But now it’s the 2010s and I’m trying to be a novelist. My third book, All the Shadows of the Rainbow, is set during the 1960s, plus a few years on either side. I lived through the 1960s, but just as I did with the 1950s and The Longer the Fall, I’ve been doing what I call “total immersion research.” I’m reading as much contemporary material as I can find, and watching raw film footage from that era, and generally working to enfold myself in the zeitgeist of the times, so I can, not just write it, but live it from the inside out.

By complete happenstance, I discovered that Peter Coyote had been deeply involved in the 1960s counterculture–he was a member of the Diggers and the Free Family, lived on several communes, worked with the San Francisco Mime Troupe, and was at the center of a lot of things that happened in those years. He’s written a memoir about it all, called Sleeping Where I Fall. I learned about it from a random reference on the Red Room website, which I rarely visit, but I just happened to click over there on the day when this book was mentioned. I instantly located a copy. I’ve been reading it for the past week or so.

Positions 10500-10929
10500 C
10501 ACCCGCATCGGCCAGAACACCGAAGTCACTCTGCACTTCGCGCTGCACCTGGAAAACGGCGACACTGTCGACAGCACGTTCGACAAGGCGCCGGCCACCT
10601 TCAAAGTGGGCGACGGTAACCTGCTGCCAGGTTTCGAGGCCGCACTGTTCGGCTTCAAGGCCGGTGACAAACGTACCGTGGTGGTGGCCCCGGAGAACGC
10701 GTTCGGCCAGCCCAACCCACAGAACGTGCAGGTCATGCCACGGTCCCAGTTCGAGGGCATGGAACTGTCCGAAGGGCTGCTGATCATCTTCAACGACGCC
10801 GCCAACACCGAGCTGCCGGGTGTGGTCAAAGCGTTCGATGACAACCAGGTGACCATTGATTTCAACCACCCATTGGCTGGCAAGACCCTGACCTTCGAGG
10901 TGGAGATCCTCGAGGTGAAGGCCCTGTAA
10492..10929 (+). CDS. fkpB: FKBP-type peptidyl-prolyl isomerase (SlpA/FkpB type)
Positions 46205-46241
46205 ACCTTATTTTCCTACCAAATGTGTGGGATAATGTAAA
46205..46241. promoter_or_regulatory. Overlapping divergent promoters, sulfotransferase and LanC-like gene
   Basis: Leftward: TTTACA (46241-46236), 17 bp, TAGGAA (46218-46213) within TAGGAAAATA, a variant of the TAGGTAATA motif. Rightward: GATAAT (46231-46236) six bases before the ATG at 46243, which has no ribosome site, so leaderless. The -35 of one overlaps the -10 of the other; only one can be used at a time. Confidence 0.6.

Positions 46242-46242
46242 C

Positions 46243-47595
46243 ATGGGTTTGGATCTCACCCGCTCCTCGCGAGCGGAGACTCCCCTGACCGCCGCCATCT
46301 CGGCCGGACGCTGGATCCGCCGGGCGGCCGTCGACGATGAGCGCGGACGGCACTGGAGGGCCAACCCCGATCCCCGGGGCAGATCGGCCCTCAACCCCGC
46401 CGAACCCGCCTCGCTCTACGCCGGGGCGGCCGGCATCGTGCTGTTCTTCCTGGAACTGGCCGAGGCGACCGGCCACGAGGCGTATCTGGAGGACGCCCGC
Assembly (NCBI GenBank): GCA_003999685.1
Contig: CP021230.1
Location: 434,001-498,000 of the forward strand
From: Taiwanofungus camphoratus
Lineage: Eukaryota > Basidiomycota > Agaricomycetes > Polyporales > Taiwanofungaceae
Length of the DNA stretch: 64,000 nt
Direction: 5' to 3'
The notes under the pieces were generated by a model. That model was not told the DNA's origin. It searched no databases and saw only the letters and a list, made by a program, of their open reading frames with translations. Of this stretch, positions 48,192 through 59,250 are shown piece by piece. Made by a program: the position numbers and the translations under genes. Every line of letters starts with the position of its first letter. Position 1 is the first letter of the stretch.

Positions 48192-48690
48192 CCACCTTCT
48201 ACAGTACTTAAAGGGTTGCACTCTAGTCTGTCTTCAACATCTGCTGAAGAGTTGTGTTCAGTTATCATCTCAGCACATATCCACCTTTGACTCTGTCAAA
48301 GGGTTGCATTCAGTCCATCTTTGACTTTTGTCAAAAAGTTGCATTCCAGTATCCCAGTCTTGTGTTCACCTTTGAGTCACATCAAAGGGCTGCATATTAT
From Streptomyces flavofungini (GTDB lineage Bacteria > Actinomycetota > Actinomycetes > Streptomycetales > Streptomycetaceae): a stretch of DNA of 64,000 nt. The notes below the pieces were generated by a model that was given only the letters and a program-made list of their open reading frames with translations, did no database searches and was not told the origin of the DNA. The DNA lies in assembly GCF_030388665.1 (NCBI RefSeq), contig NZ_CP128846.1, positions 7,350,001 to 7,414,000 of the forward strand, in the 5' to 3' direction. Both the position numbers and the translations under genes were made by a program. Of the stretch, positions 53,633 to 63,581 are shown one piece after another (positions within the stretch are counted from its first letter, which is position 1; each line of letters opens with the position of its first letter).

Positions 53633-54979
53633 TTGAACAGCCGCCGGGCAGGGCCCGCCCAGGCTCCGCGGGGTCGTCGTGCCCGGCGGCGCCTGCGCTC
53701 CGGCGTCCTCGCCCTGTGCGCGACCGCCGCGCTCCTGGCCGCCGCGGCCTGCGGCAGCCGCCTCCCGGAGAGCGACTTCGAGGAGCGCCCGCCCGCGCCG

I’ve been enthralled with the book, because I hadn’t known any of this about Peter Coyote’s personal history. It helps explain why, the instant I saw him onscreen, I just felt this “click.” I’ve been relating strongly to so much that he says in his book. I knew I liked him as an actor, but I never realized that he was what I think of as, “one of us.” He does have a younger sister, although he doesn’t give any clues as to her life or whereabouts. Sleeping Where I Fall was published in 1998, and I’d love to hear what Mr. Coyote thinks about the social and political developments of the last 13 years. I’d guess we share similar views.

Sleeping Where I Fall is going to be one of the most helpful resource books I read, and I’ve got a stack of them. But I’d be enjoying it even if I wasn’t writing All the Shadows of the Rainbow. To add yet more synchronicity to the mix, I found a documentary called Commune by running keyword searches on Blockbuster. When it arrived, it turned out to be about Black Bear Ranch, one of the Free Family communes that Peter Coyote lived with, and Mr. Coyote appears in the film.

It’s just strange how themes and people can weave in and out of our lives in violation of all probability or logic. Over and over again, I’ve been downright spooked by the way things that I’m writing tie into my real life in completely unexpected and inexplicable ways. It’s part of the reason that I’m one of those writers who feel that their fictional universes and characters have wills of their own. I don’t calculate and control the stories I tell, or the people who inhabit them. My characters tell me what’s going to happen and I simply record it…and sometimes, I feel like I’m living it with them. Every once in a while, I feel like I’m living out my fiction in the (so-called) real world.

You might think I’d be more nervous about blowing things up in my novels, in that case! But what good is art if it doesn’t shake you up sometimes?